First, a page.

Huawei Technologies

Huawei is going down the pan, fast!  Late last year, I wrote about the backlash against the Chinese telecommunications company, Huawei Technologies, and my role in the design of its products.  I mentioned that several countries – USA, Australia, New Zealand – have banned the purchase of Huawei’s 5G communication products for fear of backdoor spyholes and hidden knockout switches, and that Canada and the UK are considering a similar ban.  Well, the list of say-no-to-Huawei countries is growing: Germany is now considering a ban.

To my ex-colleagues in Huawei, I am truly sorry to have contributed to your demise!

Pointless Queen

Apparently, the Queen is a big fan of the early-evening BBC general-knowledge quiz show known as Pointless.  (So is my wife, incidentally.)  The UK Daily Express national newspaper published this picture on their front page recently:

I’m sorry, but I’m an anti-Royalist and I couldn’t help but notice that the caption was amenable to a slight amendment.  I had a Photoshop moment:

I’d also like to point out that, in no way, am I suggesting my wife is also pointless. She’s not!

I see also that the Queen has urged people to find “common ground” and to respect “different points of view” in an apparent reference to the parliamentary paralysis over Brexit.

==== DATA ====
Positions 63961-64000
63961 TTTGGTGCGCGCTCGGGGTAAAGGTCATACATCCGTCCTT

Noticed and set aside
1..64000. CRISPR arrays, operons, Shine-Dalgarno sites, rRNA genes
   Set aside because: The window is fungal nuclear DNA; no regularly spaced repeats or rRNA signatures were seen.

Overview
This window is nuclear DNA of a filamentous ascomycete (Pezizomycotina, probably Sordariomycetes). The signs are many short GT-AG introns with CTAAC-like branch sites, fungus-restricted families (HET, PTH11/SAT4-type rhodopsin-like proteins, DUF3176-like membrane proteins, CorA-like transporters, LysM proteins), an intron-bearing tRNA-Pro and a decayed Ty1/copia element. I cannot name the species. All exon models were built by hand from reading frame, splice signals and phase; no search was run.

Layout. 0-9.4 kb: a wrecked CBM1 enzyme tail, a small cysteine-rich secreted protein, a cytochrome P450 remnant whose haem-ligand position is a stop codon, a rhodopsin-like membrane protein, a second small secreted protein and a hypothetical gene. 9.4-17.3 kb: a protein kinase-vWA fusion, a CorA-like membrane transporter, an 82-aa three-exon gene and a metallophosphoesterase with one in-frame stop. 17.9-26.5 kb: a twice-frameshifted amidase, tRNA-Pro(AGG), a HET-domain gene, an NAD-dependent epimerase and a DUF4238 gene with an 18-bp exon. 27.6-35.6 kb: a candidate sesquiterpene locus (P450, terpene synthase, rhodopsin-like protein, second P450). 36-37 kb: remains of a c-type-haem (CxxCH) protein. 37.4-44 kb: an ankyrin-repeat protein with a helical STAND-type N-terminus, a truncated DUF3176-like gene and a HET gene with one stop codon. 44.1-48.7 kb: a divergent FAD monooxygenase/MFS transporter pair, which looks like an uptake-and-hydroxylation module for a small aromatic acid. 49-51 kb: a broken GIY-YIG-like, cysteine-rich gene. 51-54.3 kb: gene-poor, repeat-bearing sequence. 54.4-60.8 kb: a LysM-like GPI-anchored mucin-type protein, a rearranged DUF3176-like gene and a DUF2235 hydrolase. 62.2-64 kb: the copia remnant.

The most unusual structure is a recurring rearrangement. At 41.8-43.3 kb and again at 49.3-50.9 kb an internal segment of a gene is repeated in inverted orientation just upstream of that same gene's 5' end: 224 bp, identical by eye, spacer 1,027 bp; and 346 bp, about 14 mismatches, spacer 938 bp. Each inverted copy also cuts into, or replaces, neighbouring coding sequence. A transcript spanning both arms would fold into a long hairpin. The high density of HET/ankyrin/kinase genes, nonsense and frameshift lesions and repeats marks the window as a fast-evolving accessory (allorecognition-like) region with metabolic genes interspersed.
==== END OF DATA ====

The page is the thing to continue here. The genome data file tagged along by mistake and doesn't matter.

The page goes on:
Important people such as Philip Hammond (Chancellor of the Exchequer), Matt Hancock (Secretary of State for Health and Social Care), and Amber Rudd (Secretary of State for Work and Pensions of the United Kingdom) are falling over themselves to praise the Queen’s obvious reference to the Brexit impasse but without using the word Brexit.  They classify her words as “wise” and “full of wisdom”.  What nonsense!  Pointless words from a pointless person, more like.

Mind you, if Bercow were to sing the praises of the Queen’s bland comments, he might secure his peerage.

Poo donors wanted

Is this super poo?
By User Cacetudo on en.wikipedia – Own work, CC BY-SA 2.5, https://commons.wikimedia.org/w/index.php?curid=876927